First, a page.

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Morality Tales on the American Malaise: the Films of Rick Alverson

Still from “The Builder.”

Each November and December NYFCO members like me receive dozens of DVD screeners from film studio publicists that are meant to help us decide on our yearly awards. In order to help me participate meaningfully in the deliberations, I prioritize the films that are likely to be finalists, namely the big-budget Hollywood films from Sony, Fox, et al. This has meant that the kinds of films I prefer to cover get left in the lurch, particularly those that are sent from Magnolia, a conscientious distributor of quality films for various art houses around the country. I invite you to visit their website, which for a modest $4.99 per month allows you to see some first-rate films like “Entertainment” that was included in the 2015 batch that I only got around to seeing recently. To get straight to the point, Rick Alverson, the director of this dark character study of a middle-aged comedian playing to tiny and indifferent audiences in forlorn Southern California towns, is a major talent that deserves far more attention than any of those forgettable Hollywood blockbusters that routinely get awarded. He is a 47-year old Richmond native who has his fingers on the pulse of a dying civilization and is not afraid to tell the truth even if it is one that might not soothe you like the typical Saturday night escapist fare. Indeed, the last two films made by Alverson might be understood as a morality tale on how comedy itself might be key to the malaise that has gripped America for decades and shows no sign of letting up.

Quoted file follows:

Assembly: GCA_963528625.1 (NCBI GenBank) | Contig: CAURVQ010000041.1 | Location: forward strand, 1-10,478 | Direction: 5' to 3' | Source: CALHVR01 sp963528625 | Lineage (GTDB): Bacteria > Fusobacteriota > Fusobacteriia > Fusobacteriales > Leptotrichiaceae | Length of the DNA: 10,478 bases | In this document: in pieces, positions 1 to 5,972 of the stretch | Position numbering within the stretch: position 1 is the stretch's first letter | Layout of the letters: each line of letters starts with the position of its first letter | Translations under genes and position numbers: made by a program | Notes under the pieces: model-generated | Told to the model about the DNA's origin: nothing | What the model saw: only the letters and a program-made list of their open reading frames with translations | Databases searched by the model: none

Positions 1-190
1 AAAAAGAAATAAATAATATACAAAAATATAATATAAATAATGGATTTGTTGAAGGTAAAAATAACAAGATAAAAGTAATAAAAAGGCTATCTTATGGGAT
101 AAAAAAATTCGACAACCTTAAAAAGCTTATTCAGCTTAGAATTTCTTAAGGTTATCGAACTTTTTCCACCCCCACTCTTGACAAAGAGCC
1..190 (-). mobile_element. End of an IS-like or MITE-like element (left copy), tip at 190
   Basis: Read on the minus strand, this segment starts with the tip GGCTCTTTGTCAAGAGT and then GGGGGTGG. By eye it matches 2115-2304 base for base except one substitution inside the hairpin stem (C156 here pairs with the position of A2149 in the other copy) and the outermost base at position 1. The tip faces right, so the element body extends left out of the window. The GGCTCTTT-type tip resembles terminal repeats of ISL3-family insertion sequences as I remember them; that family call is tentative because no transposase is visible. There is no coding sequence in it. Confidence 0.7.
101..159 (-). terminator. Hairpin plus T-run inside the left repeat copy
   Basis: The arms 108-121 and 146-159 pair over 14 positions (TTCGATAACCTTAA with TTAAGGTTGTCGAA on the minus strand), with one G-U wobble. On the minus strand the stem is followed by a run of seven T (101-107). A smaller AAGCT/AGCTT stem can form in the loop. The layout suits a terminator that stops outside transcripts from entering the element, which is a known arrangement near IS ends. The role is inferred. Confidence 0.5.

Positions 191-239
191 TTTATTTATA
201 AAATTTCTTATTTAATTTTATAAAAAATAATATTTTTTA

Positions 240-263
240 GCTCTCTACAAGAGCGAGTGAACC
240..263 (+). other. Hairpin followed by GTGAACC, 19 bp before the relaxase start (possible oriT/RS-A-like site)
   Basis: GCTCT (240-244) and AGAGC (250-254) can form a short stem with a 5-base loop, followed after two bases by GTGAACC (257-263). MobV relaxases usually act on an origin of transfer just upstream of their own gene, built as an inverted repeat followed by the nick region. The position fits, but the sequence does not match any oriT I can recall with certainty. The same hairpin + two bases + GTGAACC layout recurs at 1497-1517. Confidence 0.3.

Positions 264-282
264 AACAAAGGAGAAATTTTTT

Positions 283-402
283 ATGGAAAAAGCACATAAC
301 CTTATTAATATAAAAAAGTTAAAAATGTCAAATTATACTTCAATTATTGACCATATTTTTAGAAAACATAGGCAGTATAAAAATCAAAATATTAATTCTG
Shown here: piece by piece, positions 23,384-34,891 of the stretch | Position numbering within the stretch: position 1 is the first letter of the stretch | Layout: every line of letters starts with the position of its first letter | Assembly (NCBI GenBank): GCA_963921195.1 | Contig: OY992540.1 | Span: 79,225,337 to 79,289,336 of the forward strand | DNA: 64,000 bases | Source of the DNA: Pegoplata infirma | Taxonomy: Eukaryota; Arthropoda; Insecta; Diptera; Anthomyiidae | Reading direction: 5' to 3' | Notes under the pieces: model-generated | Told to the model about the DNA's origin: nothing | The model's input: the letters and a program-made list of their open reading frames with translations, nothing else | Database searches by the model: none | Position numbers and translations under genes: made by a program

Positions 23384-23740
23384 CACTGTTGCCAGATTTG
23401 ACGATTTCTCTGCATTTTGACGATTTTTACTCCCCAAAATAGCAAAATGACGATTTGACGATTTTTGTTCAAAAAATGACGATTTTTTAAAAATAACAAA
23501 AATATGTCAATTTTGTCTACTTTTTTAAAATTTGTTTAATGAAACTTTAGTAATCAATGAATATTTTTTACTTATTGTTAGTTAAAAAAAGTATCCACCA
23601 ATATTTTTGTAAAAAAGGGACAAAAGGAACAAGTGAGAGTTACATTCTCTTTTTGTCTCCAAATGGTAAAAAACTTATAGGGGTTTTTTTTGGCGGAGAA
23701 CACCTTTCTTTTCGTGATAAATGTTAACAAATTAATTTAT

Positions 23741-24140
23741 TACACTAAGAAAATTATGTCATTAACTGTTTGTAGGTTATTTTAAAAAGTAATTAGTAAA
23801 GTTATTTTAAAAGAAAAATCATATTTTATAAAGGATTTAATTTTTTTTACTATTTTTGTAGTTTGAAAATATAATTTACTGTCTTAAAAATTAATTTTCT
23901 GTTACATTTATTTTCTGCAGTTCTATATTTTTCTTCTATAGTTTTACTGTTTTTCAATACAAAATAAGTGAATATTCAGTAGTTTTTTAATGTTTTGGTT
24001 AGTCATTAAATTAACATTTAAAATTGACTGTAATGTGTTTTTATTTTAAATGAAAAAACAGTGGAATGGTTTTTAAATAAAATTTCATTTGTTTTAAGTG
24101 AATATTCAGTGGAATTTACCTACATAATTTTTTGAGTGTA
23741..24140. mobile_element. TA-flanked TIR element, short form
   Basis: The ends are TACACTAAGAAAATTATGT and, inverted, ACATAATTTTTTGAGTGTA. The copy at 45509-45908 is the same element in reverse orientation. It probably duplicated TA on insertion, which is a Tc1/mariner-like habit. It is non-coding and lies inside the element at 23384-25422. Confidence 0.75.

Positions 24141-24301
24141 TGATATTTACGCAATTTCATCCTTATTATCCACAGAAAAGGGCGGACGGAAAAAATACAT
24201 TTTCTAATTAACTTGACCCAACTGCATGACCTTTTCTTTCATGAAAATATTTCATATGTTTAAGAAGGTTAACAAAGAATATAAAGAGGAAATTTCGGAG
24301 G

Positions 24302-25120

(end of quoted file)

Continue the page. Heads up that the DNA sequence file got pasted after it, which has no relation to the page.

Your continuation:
What follows is a survey of all of four films that have been made by Alverson since 2010, all of which are available as VOD. Having seen them over the past week or so has left me feeling like I have been through the mill, just like the four men at their center. Despite having a different life experience than theirs, I can share the existential crisis that has overcome them all, against a backdrop of a country that Robinson Jeffers described in “Shine, Perishing Republic” as settling “in the mould of its vulgarity, heavily thickening to empire”.

The four films break down into two categories. The first two star Colm O’Leary as a working-class Irish immigrant trying to stay afloat economically and psychologically against all odds. O’Leary also co-wrote the two films with Alverson, who told an interviewer that they were inspired by Ingmar Bergman and Andrei Tarkovsky starting out.

In my view, “The Builder”, made in 2010, as well as the 2011 “New Jerusalem”, show the influence of Kelly Reichardt, whose early (and best) films “Old Joy” and “Wendy and Lucy” capture the experience of young people cast adrift in uncertain economic times. With the leading character an immigrant, Alverson and O’Leary double up on the sense of alienation. Unlike the Irish immigrants of the 1860s, the Irishman of an Alverson film has no community to meld with. Driving along in his beat-up Jeep, we hear him singing along to what sounds like an ancient recording of John McCormack singing “When you and I were young, Maggie”, a sole reminder of the character’s roots and hardly of use to fend off anomie.

Additionally, their screenplays avoid pat solutions such as the lead character finally having an epiphany about the USA that can leave liberal-minded audiences feeling vindicated. The tendency in all of Alverson’s films is to leave things hanging, just as is usually the case in real life.